The Australian Family Association today launched its latest research finding public opinion about abortion is not as clear cut as previously thought.
With last week’s Cairns abortion trial finished and its defendants acquitted, Queensland’s century old abortion laws are now under more scrutiny than ever before.
Kathleen Calderwood reports.
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Despite fervent pro-choice protests surrounding the court case of Tegan Leach and Sergie Brennan in Cairns, new research indicates that perhaps public opinion on the matter is not so black and white.
A phone poll of four hundred Queenslanders last week showed that the public isn’t aware of what reforming this law would really mean.
Alan Baker, The Australian Family Association: “Forty-nine per cent either in favour of keeping the law as it is or making it more strict, and forty-seven per cent preferring it to be less restrictive.”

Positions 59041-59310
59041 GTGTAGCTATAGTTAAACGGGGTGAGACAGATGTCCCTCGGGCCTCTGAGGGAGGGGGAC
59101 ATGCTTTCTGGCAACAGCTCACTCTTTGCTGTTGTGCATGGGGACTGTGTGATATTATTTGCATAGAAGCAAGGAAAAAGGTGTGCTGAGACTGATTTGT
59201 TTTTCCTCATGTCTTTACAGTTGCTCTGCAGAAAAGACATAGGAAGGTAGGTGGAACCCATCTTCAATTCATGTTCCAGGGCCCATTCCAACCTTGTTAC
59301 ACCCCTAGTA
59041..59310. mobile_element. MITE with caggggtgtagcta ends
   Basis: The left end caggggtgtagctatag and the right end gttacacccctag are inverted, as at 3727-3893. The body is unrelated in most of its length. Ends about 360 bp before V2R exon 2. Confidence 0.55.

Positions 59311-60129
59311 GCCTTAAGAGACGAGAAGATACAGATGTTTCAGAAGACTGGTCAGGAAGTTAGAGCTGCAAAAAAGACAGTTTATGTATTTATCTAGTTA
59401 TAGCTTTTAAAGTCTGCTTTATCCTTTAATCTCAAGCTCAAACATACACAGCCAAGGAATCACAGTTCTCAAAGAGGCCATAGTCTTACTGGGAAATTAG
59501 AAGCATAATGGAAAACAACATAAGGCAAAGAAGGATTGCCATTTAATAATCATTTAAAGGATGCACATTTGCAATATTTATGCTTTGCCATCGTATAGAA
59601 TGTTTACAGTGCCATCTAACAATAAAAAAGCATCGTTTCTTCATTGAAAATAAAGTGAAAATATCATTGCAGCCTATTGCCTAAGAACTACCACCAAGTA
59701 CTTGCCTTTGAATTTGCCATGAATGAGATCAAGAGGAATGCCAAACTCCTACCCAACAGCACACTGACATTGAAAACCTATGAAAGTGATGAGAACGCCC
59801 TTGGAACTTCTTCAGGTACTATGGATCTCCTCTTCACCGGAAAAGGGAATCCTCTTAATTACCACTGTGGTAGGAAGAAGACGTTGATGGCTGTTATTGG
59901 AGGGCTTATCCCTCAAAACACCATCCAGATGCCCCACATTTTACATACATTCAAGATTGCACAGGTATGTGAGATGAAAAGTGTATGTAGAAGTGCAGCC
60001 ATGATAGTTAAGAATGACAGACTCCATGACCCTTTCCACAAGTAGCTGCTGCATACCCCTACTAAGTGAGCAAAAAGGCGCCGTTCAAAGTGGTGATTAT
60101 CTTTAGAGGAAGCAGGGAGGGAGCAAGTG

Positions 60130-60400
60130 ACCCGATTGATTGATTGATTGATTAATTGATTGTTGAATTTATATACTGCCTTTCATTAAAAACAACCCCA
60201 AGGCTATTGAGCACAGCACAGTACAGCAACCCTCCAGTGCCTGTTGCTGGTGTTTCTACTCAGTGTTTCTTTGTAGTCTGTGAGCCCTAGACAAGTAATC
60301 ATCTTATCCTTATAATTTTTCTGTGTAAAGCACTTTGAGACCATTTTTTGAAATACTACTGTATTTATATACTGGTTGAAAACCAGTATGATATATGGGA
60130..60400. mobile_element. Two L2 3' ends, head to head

A main point was that many women are already pressured into abortions and more safeguards are needed.
Teresa Martin, Cherish Life: “Every other door is shut to them, if we can bring in independent counselling perhaps one of those doors can be left ajar.”
The poll included thirteen questions discussing counselling, cooling off periods between appointments and when abortion isn’t acceptable.
Only one per cent of abortions occur after twenty weeks, usually for major medical reasons. However if abortion was decriminalised, terminations could occur for any reason at any stage in a pregnancy.
Family Planning Queensland provides counselling services and education about sexual health and pregnancy, and they say access to abortion is a necessity.
Janelle Weissman, Family Planning Queensland: “As long as contraception is not a hundred per cent effective there needs to be access to abortion, because a woman needs to be able to decide when and if she has children.”
The research also had a strong message for politicians. Support for abortion law reform would produce a twelve per cent swing against, them in the polls.
Kathleen Calderwood, QUT News.